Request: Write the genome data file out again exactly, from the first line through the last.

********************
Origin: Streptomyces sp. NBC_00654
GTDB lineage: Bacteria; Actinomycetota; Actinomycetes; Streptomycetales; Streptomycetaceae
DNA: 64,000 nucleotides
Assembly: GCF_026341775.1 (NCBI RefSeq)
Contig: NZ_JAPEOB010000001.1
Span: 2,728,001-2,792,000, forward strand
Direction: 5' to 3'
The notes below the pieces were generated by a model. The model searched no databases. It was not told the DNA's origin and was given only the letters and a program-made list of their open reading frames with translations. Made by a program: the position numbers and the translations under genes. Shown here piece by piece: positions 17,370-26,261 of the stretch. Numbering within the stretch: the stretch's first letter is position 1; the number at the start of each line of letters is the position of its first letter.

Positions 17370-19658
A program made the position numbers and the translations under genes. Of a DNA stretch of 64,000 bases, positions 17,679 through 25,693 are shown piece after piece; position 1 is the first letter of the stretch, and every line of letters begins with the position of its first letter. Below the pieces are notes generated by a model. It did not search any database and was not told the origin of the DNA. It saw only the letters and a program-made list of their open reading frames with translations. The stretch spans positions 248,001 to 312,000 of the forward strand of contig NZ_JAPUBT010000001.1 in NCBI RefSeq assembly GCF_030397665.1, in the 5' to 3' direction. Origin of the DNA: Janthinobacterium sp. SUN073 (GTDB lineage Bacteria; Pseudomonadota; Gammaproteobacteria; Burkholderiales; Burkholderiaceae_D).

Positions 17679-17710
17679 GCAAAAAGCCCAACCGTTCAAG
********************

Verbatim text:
Origin: Streptomyces sp. NBC_00654
GTDB lineage: Bacteria; Actinomycetota; Actinomycetes; Streptomycetales; Streptomycetaceae
DNA: 64,000 nucleotides
Assembly: GCF_026341775.1 (NCBI RefSeq)
Contig: NZ_JAPEOB010000001.1
Span: 2,728,001-2,792,000, forward strand
Direction: 5' to 3'
The notes below the pieces were generated by a model. The model searched no databases. It was not told the DNA's origin and was given only the letters and a program-made list of their open reading frames with translations. Made by a program: the position numbers and the translations under genes. Shown here piece by piece: positions 17,370-26,261 of the stretch. Numbering within the stretch: the stretch's first letter is position 1; the number at the start of each line of letters is the position of its first letter.

Positions 17370-19658
A program made the position numbers and the translations under genes. Of a DNA stretch of 64,000 bases, positions 17,679 through 25,693 are shown piece after piece; position 1 is the first letter of the stretch, and every line of letters begins with the position of its first letter. Below the pieces are notes generated by a model. It did not search any database and was not told the origin of the DNA. It saw only the letters and a program-made list of their open reading frames with translations. The stretch spans positions 248,001 to 312,000 of the forward strand of contig NZ_JAPUBT010000001.1 in NCBI RefSeq assembly GCF_030397665.1, in the 5' to 3' direction. Origin of the DNA: Janthinobacterium sp. SUN073 (GTDB lineage Bacteria; Pseudomonadota; Gammaproteobacteria; Burkholderiales; Burkholderiaceae_D).

Positions 17679-17710
17679 GCAAAAAGCCCAACCGTTCAAG